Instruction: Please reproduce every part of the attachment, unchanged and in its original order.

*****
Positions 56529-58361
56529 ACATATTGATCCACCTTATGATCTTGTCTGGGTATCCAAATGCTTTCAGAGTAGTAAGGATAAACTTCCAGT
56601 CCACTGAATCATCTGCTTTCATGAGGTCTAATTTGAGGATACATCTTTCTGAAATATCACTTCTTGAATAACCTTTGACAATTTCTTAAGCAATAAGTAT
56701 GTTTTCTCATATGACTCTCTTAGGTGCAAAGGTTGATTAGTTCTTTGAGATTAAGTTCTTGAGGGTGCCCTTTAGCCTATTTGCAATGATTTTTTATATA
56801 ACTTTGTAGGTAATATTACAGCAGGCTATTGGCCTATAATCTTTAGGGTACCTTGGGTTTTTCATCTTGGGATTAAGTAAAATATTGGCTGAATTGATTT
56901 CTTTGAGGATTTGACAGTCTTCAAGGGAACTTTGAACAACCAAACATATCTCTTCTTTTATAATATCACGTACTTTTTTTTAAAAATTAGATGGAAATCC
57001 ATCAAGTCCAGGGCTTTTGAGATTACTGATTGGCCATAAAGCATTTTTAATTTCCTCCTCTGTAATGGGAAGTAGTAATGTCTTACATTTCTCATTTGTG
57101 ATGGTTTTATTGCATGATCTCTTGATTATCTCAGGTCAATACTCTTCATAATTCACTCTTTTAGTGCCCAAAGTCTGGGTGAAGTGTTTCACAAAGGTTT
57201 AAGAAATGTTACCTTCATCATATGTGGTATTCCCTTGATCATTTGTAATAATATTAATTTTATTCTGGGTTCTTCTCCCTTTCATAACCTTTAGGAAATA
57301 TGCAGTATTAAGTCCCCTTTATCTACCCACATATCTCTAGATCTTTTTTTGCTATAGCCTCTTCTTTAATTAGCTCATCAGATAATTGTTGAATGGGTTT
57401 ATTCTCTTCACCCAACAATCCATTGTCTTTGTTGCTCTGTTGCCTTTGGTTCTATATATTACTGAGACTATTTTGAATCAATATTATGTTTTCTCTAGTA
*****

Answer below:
Positions 56529-58361
56529 ACATATTGATCCACCTTATGATCTTGTCTGGGTATCCAAATGCTTTCAGAGTAGTAAGGATAAACTTCCAGT
56601 CCACTGAATCATCTGCTTTCATGAGGTCTAATTTGAGGATACATCTTTCTGAAATATCACTTCTTGAATAACCTTTGACAATTTCTTAAGCAATAAGTAT
56701 GTTTTCTCATATGACTCTCTTAGGTGCAAAGGTTGATTAGTTCTTTGAGATTAAGTTCTTGAGGGTGCCCTTTAGCCTATTTGCAATGATTTTTTATATA
56801 ACTTTGTAGGTAATATTACAGCAGGCTATTGGCCTATAATCTTTAGGGTACCTTGGGTTTTTCATCTTGGGATTAAGTAAAATATTGGCTGAATTGATTT
56901 CTTTGAGGATTTGACAGTCTTCAAGGGAACTTTGAACAACCAAACATATCTCTTCTTTTATAATATCACGTACTTTTTTTTAAAAATTAGATGGAAATCC
57001 ATCAAGTCCAGGGCTTTTGAGATTACTGATTGGCCATAAAGCATTTTTAATTTCCTCCTCTGTAATGGGAAGTAGTAATGTCTTACATTTCTCATTTGTG
57101 ATGGTTTTATTGCATGATCTCTTGATTATCTCAGGTCAATACTCTTCATAATTCACTCTTTTAGTGCCCAAAGTCTGGGTGAAGTGTTTCACAAAGGTTT
57201 AAGAAATGTTACCTTCATCATATGTGGTATTCCCTTGATCATTTGTAATAATATTAATTTTATTCTGGGTTCTTCTCCCTTTCATAACCTTTAGGAAATA
57301 TGCAGTATTAAGTCCCCTTTATCTACCCACATATCTCTAGATCTTTTTTTGCTATAGCCTCTTCTTTAATTAGCTCATCAGATAATTGTTGAATGGGTTT
57401 ATTCTCTTCACCCAACAATCCATTGTCTTTGTTGCTCTGTTGCCTTTGGTTCTATATATTACTGAGACTATTTTGAATCAATATTATGTTTTCTCTAGTA